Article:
does anyone know free air conversions for round ducting?

TCaldwell Posted By TCaldwell, Jan 28, 2008 at 11:57 PM

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  1. TCaldwell

    TCaldwell
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    Oct 26, 2007
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    860-868-9014 h 203 948 0864 c nw corner ct.
    I am trying to calculate with a 7'' round duct the air velocity is 2107 ft/min . what does that equate to for cfm, and a 6'' duct with a velocity of 2823 ft/min , I am told that you multiply the fpm x the free air number? to equal cfm, I hope somebody knows how to calculate free air for round ducts, thanks tom ps. these numbers are from the garn
     
  2. heaterman

    heaterman
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    Oct 16, 2007
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    Trying to determine CFM??

    Multiply FPM x PI x radius squared and divide by 12

    Take your 6" pipe......... radius is 3" x 3 x 3.14 = 28.26 sq inches in that 6" circle. The velocity is 2,823 FPM so 2,823 x 28.26 =79,777

    divide by 12 to get feet and you have 6,648 CFM

    This sounds REALLY high, are you sure about the velocity?


    Then again.................I shouldn't attempt any math at all this time of the day. :) Time for this kid to hang it up.
     
  3. vik455

    vik455
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    Jan 26, 2008
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    take the 79777and divide by 144. one square foot = 144 square inches. 79777/144=554 cfm
     
  4. eekster

    eekster
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    Oct 24, 2007
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    I looked at my air duct calculator at work here and I think you be around that 550 cfm mark also. That"s alot of cfm"s through a 7" pipe.
     
  5. TCaldwell

    TCaldwell
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    Oct 26, 2007
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    heaterman, vik and eekster are correct, duct dia squared x 3.14=square inches, square inches divided by 144= sqft take sqft x fpm=cfm. yes it sounds high but the burn rate is 425,000btu/hr. heaterman , in your testo garn results what differential pressures have you experienced , i am running 500cfm at 2 inches water column, 3/4 hp @ 3450 rpm thanks tom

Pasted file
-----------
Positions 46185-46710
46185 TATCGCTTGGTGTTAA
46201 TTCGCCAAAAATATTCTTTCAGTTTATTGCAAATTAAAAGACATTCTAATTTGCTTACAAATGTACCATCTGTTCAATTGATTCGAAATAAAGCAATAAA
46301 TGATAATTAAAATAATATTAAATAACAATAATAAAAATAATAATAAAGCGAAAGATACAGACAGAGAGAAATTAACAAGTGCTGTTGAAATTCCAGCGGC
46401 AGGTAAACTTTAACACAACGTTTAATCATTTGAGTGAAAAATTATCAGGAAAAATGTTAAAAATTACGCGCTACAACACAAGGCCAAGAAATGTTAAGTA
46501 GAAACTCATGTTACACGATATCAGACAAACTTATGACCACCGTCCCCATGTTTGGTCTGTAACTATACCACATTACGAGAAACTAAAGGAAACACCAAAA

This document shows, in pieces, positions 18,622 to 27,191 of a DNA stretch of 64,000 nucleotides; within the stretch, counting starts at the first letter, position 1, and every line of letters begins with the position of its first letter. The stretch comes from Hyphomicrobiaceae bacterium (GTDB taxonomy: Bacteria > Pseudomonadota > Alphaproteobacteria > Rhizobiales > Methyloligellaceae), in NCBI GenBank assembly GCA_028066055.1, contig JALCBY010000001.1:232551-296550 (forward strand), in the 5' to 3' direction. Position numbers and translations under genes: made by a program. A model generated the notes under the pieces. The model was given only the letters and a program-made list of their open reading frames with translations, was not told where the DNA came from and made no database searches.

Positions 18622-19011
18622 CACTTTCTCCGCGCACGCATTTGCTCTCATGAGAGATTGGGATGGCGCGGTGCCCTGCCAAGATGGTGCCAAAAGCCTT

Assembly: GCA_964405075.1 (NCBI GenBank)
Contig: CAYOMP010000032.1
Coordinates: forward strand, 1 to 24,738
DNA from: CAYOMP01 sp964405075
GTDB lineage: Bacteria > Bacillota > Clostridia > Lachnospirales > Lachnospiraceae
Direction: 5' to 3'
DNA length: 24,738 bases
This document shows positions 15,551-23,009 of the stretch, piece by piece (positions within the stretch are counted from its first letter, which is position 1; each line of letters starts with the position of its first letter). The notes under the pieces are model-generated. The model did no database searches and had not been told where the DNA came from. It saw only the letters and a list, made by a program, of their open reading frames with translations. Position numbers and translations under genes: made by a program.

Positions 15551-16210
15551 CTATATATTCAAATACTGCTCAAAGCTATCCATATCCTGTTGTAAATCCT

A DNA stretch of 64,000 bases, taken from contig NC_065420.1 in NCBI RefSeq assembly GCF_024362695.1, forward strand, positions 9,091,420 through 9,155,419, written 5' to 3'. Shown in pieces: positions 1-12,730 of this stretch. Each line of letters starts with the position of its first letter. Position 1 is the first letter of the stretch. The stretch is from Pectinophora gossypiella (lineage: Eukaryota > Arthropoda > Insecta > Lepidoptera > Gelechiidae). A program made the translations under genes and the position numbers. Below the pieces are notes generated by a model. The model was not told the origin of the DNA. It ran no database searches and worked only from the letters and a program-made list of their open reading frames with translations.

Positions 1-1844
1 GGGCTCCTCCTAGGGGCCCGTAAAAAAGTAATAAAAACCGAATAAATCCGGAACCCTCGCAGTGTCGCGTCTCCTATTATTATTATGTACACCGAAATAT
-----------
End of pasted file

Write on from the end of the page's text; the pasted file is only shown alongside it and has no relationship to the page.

6. atlarge54

    atlarge54
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    Dec 3, 2007
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    Without looking it up I think it's the radius squared times 2pi for area, not diameter squared. I've been wrong before, so it wouldn't hurt to double check.
     
  7. TCaldwell

    TCaldwell
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    Oct 26, 2007
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    you are correct i got lost, it is the radius squared not the diameter squared,who thought being a pyro would become so complicated!
     
  8. Jersey Bill

    Jersey Bill
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    Jan 21, 2008
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    2800 fpm seems awefull high for a chimney, if thats what it was.
    normally in ductwork design I keep the velocity below 1000 fpm,
    except for powered exhaust with entrained solids. in that case i try
    not to exceed 1500 fpm. At about 1000 fpm you can hear the air whistle as it
    goes through.

    Was the 2800 fpm a measured value.

    I have a ductulator which replaces those messy calculations. they don't use radius either.
     
  9. TCaldwell

    TCaldwell
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    Oct 26, 2007
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    jersey bill this was a measured reading at the invert of the discharge of a 6'' flue stack, the air supply reading was 2107 fpm through a 7 inch duct . these were generated by a 3/4 hp draft inducee with a shrouded radial blade also static at 2 inch w/c this boiler fires at 425000btu/hr+ does that calculator know where i could find a blower for a 1 hp motor that would up the cfm to 650+/-?
     
  10. Jersey Bill

    Jersey Bill
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    Jan 21, 2008
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    OK, i get it. big stuff there.
    I ran thise numbers on the ductulator again and it came out to 590 cfm measured.
    No help on finding a bigger blower. You are right on with the horsepower though.

    If you reduce the resistance, like by increasing the duct size, the pressure drop would decrease,
    and the flow would increase, using the same fan. I dont know the big picture and what you are up against.
    You might be able to swap some 90's for some 45's, or change them to long sweep turns.
    good luck
     
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